Roasted Delicata Squash Breakfast

Fall harvest is over and the winter squash can be seen everywhere you go. I’ve recently picked up a few new winter squash that I don’t normally used from the farm stand and really enjoyed this lesser used Delicata Squash.  I later learned that they often called it sweet potato squash because it has a mild and sweet flavor resembled the regular sweet potato. The skin is thin and is edible as well (which I found out later after i used it because I was lazy to peel the skin off).  So, I come up with this breakfast idea using the squash as an accompaniment.

roast-squash-egg-5180

Ingredients:

1 1/2 cup sliced thin (1/3 inch) delicate squash (about half of a medium size squash)
2 Tablespoon extra virgin olive oil
¼ teaspoon of freshly ground black pepper
½ teaspoon of salt
3 medium sized eggs
1 tablespoon of Sriracha sauce
1 tablespoon chopped scallion or chives (optional)

Instructions:

  1. Pre-heat oven to 425 degree Fahrenheit.
  2. While waiting for the oven to be preheated, laid the sliced squash on a baking pan, add in olive oil, salt and pepper. Toss to coat evenly.
  3. Place the baking pan in the oven, bake for 15-20 minutes. Remove and let it cool down a little. 1-2 minutes.
  4. In the same baking pan, arrange the sliced squash into a circular shape (about 4 inches wide) using your hand/chopstick/fork and keeping the center hollow. Keep layering the squash on top until you reach about 2 inches thick.
  5. Crack an egg and drop into the hollow center.
  6. Put it back to the 425 degree oven and finish baking for another 15 minutes.
  7. Serve it hot with some chive or scallion sprinkle on top; add with a pinch of freshly ground pepper and Sriracha hot sauce.

Rice Cereal/Rice Product: Yay or Nay ?

Since the Dartmouth college and consumer report published the research and article about arsenic in rice in 2012 and how infant exposure to the inorganic arsenic were among the highest had raised an alarm to the parent groups and pediatric health care providers. To this date, I still hear the same conversation between parents, doctors and dietitians.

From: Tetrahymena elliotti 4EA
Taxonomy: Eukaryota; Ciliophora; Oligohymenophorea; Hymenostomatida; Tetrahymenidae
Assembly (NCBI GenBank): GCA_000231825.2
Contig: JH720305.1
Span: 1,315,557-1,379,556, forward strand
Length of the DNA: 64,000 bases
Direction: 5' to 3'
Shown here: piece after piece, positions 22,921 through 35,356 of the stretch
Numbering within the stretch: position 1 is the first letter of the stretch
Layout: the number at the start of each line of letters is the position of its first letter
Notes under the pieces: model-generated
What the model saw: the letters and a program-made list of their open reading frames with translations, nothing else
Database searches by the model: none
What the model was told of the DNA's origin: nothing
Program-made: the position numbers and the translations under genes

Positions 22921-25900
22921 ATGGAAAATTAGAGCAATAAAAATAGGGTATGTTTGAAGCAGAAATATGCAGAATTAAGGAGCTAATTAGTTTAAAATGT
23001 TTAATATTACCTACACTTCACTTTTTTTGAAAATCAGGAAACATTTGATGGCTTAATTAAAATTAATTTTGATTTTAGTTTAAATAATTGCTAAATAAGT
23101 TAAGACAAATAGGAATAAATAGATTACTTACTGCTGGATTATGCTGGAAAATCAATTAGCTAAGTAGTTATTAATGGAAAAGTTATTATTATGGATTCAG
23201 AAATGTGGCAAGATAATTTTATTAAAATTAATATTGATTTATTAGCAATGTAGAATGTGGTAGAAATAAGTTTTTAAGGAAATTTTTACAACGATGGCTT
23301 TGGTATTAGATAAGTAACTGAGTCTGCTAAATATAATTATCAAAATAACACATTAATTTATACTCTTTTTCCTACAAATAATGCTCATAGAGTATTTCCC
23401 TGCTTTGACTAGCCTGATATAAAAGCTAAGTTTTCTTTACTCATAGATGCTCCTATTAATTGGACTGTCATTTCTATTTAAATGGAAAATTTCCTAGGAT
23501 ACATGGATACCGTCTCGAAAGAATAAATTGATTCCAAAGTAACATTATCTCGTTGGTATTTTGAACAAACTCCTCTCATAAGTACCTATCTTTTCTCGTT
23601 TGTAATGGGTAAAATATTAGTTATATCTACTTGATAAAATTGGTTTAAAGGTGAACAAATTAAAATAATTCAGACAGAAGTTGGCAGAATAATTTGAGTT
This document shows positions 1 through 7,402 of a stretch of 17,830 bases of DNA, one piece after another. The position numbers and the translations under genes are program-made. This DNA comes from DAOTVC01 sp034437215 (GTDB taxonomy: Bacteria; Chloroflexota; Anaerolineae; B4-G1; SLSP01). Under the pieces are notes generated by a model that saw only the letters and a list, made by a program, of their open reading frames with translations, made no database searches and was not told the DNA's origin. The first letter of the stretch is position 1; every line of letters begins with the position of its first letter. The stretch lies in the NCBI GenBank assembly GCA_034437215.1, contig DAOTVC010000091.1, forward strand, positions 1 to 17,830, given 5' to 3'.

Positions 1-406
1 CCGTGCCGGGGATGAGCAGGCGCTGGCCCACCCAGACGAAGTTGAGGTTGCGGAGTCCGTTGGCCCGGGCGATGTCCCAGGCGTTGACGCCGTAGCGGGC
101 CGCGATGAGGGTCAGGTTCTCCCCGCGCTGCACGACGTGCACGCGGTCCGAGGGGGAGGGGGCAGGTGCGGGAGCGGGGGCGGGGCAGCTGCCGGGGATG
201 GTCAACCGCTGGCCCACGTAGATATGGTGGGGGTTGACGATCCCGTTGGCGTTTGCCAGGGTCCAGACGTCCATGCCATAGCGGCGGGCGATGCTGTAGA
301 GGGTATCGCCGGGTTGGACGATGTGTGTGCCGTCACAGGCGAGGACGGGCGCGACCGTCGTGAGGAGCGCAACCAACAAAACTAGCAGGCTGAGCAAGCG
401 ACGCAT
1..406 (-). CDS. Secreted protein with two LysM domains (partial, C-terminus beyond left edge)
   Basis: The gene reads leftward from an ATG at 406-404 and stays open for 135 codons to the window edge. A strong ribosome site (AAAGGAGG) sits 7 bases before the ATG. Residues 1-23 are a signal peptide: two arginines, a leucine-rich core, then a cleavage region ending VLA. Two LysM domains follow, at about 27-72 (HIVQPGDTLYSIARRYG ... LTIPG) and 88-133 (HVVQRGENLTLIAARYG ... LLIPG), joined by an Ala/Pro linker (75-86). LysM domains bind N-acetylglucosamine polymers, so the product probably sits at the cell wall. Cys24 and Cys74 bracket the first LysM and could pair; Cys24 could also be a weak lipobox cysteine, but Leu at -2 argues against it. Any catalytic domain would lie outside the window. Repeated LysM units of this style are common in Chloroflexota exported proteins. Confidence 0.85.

As a pediatric dietitian, I’ve yet to see an infant with arsenic poisoning  came my way whether it be in the hospital or outpatient clinics. None the less, there’s some concern about inorganic arsenic in rice cereal/ rice products but since 2012, the infant cereal manufacturer has taken action to uses rice that has the least amount of inorganic arsenic for infant cereal and also provided other options of infant cereal such as Oats, Barley and Multi-grain.

BEWARE – brown rice cereal/brown rice has the highest amount of inorganic arsenic compared to regular rice cereal/ white rice. Same applies to organic baby formula which uses organic brown rice syrup -has also been tested with high level of arsenic content.

*So far, I only found Nature’s One Baby’s Only Toddler organic formula has a disclaimer that took action in filtering their brown rice syrup to an undetectable level of arsenic content.

What exactly is Arsenic ? Why does it matter ?

According to Food and Drug Administration (FDA): Arsenic is an element in the Earth’s crust, and is present in water, air, and soil. It occurs both naturally in the environment and as a result of human activity, including from erosion of arsenic-containing rocks, volcanic eruptions, contamination from mining and smelting ores and previous or current use of arsenic-containing pesticides. Long-term exposure to high levels of arsenic is associated with higher rates of skin, bladder and lung cancers, as well as heart disease. The FDA is currently examining these and other long-term effects.

So is it still safe to provide rice cereal/ rice products to my baby and children?

Short answer is YES.  The latest data analysis conducted by FDA in 2014 shows that majority of the rice cereal averaged about 103 parts per billion and the new proposal to limit the total arsenic content in rice cereal is set at 100 parts per billion (same as the European commission).  If you provide your infant/young children with variety of foods and rice is not the only source of grains, you shouldn’t be worried.

There’s also a few ways to help reduce the exposure to high amount of inorganic arsenic if rice is the main stable (such as Asian communities).

  • Rinse the rice in large quantities of water until the water is clear.  This has been the practice of Asian culture. (As per FDA, rinsing will reduced about 16% of the inorganic arsenic content, but it also rinses off other fortified vitamins and minerals such as iron, thiamine and folate)
  • Cook rice in large quantities of water (6:1 to 10:1 ratio) – as in making rice porridge for the infant. Which is also a practice in Asian culture when they first introduce solids. (This will reduce about 43% of the inorganic arsenic content).
  • Chooses rice that is lower in arsenic content, such as Basmati, Jasmine and Sushi Rice. Here’s a chart published by consumer report on all the rice that they examine:  consumer-reports-arsenic-in-food-november-2012_1

Bottom Line:

  • It is still safe to provide rice cereal to your infant as long as it’s not the only source of solids.  Meat, fruits, vegetables are also a good first food options as well. If you are still worried, then choose Oats, Barley, or Multi-grain infant cereal.
  • Provide a variety of grains for your toddler and rice shouldn’t be the only grain in his/her diet. VARIETY is the key !!
  • Rinse and cook your rice with lots of water.
  • Breastfeeding your baby as long as you can. Recommended exclusive for the first 6 months and then up until one years of age.